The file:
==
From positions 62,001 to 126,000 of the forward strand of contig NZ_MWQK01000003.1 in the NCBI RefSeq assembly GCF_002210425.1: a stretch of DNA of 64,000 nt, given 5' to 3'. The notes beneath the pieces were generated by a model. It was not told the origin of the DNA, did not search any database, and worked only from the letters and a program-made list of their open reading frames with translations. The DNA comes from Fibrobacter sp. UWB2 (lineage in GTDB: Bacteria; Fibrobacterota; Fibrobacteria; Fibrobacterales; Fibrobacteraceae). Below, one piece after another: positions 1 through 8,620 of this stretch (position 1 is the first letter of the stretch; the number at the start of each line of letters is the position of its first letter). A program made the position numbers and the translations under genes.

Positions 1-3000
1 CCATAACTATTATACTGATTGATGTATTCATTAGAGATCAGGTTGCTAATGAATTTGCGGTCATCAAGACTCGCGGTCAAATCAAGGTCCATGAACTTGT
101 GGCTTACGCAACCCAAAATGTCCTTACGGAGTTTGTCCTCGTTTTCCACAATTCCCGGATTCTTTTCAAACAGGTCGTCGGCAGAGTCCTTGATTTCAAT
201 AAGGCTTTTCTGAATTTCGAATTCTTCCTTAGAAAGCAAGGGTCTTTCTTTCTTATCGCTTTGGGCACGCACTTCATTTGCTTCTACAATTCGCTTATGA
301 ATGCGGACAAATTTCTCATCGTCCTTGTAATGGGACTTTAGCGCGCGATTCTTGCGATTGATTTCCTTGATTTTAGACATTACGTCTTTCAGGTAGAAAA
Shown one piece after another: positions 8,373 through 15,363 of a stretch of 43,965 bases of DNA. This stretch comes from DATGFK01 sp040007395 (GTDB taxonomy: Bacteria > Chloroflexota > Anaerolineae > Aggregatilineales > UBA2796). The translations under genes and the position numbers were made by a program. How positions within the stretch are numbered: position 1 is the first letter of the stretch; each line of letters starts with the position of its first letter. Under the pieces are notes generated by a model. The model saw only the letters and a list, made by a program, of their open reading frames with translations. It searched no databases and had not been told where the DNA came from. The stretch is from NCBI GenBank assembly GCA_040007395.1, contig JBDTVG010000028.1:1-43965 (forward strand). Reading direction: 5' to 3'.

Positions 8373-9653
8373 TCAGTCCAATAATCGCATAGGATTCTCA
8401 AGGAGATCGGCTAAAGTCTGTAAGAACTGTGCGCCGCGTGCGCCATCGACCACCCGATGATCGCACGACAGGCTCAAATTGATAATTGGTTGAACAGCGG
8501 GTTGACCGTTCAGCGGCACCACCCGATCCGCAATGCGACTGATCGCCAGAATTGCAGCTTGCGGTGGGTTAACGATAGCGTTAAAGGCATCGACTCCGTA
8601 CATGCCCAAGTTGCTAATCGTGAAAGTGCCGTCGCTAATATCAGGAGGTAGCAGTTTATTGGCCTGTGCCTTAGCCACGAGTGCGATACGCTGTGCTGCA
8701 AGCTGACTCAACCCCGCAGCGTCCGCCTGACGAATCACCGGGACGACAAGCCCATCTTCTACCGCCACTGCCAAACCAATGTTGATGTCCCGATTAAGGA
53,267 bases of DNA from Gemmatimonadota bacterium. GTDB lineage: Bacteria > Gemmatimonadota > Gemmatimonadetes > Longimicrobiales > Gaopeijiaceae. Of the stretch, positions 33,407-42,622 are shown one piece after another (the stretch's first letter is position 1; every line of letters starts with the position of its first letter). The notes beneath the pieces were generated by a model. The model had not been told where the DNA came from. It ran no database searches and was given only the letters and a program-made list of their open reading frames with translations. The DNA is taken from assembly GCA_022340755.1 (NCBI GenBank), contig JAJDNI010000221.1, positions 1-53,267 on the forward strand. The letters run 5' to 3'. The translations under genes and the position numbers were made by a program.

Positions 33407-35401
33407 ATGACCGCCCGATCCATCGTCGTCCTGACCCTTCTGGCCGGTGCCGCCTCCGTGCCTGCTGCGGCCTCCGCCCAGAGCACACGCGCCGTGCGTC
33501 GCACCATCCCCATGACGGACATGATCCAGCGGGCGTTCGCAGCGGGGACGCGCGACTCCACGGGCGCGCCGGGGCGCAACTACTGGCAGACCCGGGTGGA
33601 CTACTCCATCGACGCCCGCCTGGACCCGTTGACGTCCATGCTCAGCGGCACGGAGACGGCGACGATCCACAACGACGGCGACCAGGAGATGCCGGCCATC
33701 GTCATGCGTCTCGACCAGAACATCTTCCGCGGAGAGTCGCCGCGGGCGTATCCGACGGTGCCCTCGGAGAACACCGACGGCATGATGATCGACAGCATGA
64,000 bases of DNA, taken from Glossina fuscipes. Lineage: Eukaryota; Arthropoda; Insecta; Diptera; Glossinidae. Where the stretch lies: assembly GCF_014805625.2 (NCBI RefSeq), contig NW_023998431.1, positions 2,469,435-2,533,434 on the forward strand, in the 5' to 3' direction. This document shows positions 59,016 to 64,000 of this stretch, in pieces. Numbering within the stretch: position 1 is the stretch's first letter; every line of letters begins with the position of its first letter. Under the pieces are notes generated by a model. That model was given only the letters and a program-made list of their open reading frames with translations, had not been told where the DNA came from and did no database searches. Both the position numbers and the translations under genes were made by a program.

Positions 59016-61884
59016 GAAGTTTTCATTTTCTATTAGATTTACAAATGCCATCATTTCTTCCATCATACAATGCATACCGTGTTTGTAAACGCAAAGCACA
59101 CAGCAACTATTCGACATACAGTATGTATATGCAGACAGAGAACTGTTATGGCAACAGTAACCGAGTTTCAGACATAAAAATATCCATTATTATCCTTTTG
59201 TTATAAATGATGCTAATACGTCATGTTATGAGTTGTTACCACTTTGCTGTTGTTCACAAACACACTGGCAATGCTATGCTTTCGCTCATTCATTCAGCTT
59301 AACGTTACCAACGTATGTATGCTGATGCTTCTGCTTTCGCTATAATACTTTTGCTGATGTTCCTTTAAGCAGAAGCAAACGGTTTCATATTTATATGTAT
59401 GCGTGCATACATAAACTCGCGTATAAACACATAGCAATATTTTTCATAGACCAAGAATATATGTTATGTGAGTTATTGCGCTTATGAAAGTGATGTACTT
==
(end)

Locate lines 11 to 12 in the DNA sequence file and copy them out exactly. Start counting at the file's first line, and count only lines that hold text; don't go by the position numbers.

8501 GTTGACCGTTCAGCGGCACCACCCGATCCGCAATGCGACTGATCGCCAGAATTGCAGCTTGCGGTGGGTTAACGATAGCGTTAAAGGCATCGACTCCGTA
8601 CATGCCCAAGTTGCTAATCGTGAAAGTGCCGTCGCTAATATCAGGAGGTAGCAGTTTATTGGCCTGTGCCTTAGCCACGAGTGCGATACGCTGTGCTGCA